With Gellar leaving, it went to the rest of the crew.  But it was pretty much dominated by Filoni.  Most of the questions went to him, which isn’t surprising since he’s the creative at hand.  Can’t really ask Gray or Eckstein about upcoming stories or what’s in store.  So he talked about how he wanted to make the frankanan-vader-1536x864-393105756957chise more girl friendly, making this season lean into the female characters more and adding some, like Gellar.  The aim is to make the breakdown even.  James Earl Jones is brought up and he talks about how exciting it was for him to be on the show, and how it was almost impossible to direct him since he’s so iconic.  This one got some brief answers from how awesome it was to have him on the show from Gray and Eckstein.  The history between Ahsoka and Vader is brought up as to whether it will come to a head this season, which got a long answer about how unique Ahsoka is in the Jedi but was typically coy about future storylines.  Since this series is \all cross connected now, he gets into a bit of the cooperation between the various projects to make sure things all connect and feel right, as one story is having a rebellion group and in Rebels the group is called Fulcrum so that project will have Fulcrum.  Asked if Ahsoka will show up in Star Wars: Rouge One, he’s coy about giving an answer either way.  A really deep cut question comes from an obvious fan of the material, asking what happened to the clones? So Filoni gets into the way all the clones are programmed but some probably aren’t programmed right just by probability.  So some are probably just older men working grunt duty and how some were killed.  Some probably sit around thinking about the morality of killing the Jedi generals.  Others probably think the Jedi were evil.  There’s no clear, concise answer because there’s too many to really have a set answer.  Which is a nice way to set up the moral questions in the world.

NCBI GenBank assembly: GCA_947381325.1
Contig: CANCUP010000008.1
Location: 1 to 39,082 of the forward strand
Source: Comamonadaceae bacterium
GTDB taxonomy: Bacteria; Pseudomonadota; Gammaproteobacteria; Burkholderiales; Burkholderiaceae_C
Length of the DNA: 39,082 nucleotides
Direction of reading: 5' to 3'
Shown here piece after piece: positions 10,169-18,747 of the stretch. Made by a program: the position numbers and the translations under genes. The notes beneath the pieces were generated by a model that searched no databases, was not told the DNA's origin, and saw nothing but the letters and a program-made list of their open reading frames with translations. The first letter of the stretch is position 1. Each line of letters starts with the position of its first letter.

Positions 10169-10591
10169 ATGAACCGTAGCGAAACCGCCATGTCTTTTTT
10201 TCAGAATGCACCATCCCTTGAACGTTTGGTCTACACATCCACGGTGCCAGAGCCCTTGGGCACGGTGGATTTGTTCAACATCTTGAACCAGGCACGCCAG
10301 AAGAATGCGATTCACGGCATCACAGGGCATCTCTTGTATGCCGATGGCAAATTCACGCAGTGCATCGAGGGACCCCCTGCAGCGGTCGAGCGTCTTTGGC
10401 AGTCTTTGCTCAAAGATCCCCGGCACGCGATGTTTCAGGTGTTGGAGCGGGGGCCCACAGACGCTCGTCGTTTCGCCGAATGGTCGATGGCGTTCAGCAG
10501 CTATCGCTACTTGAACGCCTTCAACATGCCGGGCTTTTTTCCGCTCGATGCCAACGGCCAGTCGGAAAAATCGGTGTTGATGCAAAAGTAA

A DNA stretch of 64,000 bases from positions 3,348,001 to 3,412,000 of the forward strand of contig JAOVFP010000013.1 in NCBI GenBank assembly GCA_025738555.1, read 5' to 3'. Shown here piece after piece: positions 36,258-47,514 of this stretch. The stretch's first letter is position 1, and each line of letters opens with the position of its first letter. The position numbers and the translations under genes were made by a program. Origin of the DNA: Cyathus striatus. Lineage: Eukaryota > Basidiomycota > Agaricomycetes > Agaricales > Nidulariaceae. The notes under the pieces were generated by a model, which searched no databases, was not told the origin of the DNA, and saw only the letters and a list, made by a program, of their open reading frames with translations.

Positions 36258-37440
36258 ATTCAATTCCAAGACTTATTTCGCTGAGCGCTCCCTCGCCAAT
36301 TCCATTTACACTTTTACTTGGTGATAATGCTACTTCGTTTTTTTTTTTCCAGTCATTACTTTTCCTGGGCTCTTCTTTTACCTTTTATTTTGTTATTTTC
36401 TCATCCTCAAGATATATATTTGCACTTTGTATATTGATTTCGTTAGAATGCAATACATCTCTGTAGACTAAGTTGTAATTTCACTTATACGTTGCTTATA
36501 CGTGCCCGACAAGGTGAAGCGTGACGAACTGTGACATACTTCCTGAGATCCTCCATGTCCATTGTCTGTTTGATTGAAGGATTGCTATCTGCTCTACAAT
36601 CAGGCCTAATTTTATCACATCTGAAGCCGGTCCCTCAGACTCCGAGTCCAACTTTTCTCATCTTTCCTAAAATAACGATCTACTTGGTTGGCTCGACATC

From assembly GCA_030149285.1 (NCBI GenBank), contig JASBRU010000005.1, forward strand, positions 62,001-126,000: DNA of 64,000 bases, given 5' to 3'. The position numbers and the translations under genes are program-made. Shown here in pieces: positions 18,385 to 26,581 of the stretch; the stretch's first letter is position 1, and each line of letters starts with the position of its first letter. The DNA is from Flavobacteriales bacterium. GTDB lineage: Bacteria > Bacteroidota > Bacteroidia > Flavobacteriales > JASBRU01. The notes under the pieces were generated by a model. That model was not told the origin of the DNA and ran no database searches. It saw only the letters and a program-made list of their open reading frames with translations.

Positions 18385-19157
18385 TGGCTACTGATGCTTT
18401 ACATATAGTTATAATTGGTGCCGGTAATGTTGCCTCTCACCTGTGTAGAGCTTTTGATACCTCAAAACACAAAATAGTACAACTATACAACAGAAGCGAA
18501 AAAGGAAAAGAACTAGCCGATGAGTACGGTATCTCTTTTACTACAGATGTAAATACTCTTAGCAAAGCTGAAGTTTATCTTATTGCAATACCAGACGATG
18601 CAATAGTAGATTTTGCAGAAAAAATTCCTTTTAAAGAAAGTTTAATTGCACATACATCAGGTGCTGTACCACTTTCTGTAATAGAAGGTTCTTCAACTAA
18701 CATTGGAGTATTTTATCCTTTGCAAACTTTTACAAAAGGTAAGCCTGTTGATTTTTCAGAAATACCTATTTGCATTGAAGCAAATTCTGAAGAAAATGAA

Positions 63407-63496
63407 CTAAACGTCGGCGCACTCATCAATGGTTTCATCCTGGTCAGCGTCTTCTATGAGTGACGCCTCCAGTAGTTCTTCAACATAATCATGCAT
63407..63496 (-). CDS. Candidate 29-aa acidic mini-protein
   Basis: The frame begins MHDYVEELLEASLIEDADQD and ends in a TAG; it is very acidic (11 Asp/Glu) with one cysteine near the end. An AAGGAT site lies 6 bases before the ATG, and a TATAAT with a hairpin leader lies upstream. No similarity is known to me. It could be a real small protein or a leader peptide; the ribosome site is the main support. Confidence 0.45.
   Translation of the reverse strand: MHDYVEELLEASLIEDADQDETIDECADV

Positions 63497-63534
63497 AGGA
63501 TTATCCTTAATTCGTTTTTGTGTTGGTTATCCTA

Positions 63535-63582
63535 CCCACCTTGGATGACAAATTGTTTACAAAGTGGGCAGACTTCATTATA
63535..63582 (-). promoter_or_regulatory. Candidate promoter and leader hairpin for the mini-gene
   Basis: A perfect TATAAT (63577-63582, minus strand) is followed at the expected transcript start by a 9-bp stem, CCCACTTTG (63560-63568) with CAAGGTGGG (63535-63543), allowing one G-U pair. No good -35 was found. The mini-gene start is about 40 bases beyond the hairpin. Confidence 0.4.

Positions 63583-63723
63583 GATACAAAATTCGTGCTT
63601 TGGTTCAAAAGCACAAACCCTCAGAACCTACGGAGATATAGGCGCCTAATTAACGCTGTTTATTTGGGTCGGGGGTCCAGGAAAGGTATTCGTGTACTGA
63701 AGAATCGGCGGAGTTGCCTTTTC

The next two questions get Gray into the mix.  Because the first one has someone bring up the theory that Ezra ages into Kylo Rstar-wars-rebels-ahsoka-888x456en in Force Awakens.  Obviously Gray had never heard the theory, but that Filoni has.  Cause Gray’s jaw drops and he looks ecstatic, while Filoni just looks annoyed.  Basically Filoni won’t give a clear answer, but all signs point to no.  And then he’s asked about Ezra’s development in the new season.  He says that he gets more confident and alittle cocky, thanks to being needed in some ways by the rebellion.  His force training grows and his parents end up being a big part of his journey.  Nothing too spoilery, but he’s excited to show where Ezra is through the season.  Rounding this panel up was someone asking Eckstein if she has any input on Ahsokas backstory and what she had been doing between Clone Wars and Rebels.  They joke how her ideas for the character are very silly, but get to the point that it all falls down to the writers and how her only real input is in line deliveries or some dialogue choices.  Other than that, it falls down to the writers. 

And that’s it. The panel ended and we left the room.  It was a fun event, the first I had been a part of.  It wasn’t entirely illuminating, since the franchise is very much about secrecy and just the basic idea of not ruining stories before the season even starts.  But the crew was easy going, even if Filoni got the lions share of questions.  It’s obvious that the show is in good hands and that Season 1 wasn’t a fluke.